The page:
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In a assignment we are given macro economic indicators like GDP, Consumer price index, Producer Price index and Industrial production index. Also we are given Crude oil, Sugar prices and FM-CG Sales. We are required to forecast future quarter sales and give a model. As I'm new to this subject, I don't know where to start with it, or what to read. Can anyone provide me with some examples of what to do, or any PDFs which might be helpful.

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  • $\begingroup$ I realize you're not sure where to start, but this is quite broad. Maybe you can at least clarify what you want: a paper, a tool, a use case? what is your level of background? $\endgroup$ – Sean Owen Mar 14 '15 at 22:10
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If you are new to forecasting, I would recommend starting with a very simple model for your sales, e.g., Exponential Smoothing, which will use only the sales data and no external information, but will capture trend and seasonality. Here is an extremely good free online textbook.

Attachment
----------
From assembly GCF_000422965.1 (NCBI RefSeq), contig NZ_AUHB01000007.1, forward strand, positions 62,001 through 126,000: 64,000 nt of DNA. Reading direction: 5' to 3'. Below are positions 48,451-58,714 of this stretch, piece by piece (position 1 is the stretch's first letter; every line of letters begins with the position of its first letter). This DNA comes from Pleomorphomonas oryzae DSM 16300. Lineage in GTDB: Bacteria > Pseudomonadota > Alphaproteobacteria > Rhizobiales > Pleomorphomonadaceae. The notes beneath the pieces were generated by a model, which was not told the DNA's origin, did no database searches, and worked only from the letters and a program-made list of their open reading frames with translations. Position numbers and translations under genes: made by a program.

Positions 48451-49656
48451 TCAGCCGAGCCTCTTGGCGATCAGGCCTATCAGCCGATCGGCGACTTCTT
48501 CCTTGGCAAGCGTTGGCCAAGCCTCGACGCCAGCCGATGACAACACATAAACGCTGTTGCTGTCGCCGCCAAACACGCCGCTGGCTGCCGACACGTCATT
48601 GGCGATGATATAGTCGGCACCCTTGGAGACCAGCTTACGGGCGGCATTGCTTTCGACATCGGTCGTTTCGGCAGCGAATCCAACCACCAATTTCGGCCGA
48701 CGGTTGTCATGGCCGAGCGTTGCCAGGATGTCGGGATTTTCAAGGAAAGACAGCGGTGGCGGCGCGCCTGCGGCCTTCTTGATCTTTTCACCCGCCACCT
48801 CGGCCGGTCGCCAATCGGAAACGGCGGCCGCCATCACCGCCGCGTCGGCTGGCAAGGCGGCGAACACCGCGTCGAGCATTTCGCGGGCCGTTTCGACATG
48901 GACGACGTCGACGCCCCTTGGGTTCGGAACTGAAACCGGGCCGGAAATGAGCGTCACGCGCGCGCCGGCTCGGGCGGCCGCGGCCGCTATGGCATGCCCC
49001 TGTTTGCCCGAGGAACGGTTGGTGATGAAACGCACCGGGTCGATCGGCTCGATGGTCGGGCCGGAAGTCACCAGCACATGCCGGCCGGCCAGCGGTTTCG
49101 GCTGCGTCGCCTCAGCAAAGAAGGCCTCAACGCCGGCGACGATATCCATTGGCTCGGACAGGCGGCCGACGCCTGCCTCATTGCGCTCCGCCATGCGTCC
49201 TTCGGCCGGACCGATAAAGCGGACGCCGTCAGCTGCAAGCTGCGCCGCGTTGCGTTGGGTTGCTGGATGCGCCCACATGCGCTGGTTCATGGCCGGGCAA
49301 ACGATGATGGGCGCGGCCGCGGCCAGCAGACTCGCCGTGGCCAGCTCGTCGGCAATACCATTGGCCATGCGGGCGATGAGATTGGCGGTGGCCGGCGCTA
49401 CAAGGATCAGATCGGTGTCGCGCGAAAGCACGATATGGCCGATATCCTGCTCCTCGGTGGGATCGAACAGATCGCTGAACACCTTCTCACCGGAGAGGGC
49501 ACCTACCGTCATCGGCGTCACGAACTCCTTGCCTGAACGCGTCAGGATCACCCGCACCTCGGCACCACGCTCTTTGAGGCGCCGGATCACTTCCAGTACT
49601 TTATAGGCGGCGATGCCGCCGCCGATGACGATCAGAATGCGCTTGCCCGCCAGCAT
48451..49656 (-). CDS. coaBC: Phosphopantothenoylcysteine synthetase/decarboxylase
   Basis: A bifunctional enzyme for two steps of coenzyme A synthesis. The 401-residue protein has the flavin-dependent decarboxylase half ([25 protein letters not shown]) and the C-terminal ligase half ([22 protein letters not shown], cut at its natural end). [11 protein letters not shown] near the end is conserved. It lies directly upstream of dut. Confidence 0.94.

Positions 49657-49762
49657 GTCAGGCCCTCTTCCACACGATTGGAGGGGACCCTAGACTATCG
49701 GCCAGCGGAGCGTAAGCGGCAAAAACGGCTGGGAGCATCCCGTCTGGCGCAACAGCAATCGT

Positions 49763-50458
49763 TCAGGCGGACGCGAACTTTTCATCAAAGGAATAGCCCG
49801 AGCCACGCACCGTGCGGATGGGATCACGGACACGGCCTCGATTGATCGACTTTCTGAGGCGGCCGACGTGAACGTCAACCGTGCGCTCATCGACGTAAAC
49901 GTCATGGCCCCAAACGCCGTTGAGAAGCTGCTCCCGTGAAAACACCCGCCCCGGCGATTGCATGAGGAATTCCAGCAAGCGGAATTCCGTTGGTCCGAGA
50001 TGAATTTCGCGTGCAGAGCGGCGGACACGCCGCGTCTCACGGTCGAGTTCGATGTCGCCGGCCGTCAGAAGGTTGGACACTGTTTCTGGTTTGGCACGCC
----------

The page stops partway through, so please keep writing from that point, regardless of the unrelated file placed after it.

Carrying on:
Once you are comfortable with your simple model, you can look at more complex ones that do include external causal variables. For instance, you could run ARIMAX models (the X stands for eXternal or eXplanatory variables). For this, look at chapter 8 in the online textbook and check the auto.arima() function in the forecast package for R, where you can specify external variables using the xreg parameter.

Alternatively, you could look at other methods like Neural Networks, or possibly even Vector Autoregression. To learn more, you could look into standard econometrics textbooks.

Whatever you do, keep two things in mind:

  1. If you include explanatory variables in your forecast, you will need to forecast those variables themselves. In an assignment-type situation, you may be able to work with actual future macroeconomic variables, but of course in a "real" forecasting situation, you don't know next month's sugar prices yet. Forecasting these to feed the sugar price forecast into your sales forecast model adds an additional bit of uncertainty.
  2. You may just find out that your fancy model with lots of additional explanatory variables does not do a much better job at forecasting than your original simple model. This would not at all be surprising. Simple methods very often outperform complex ones in forecasting.
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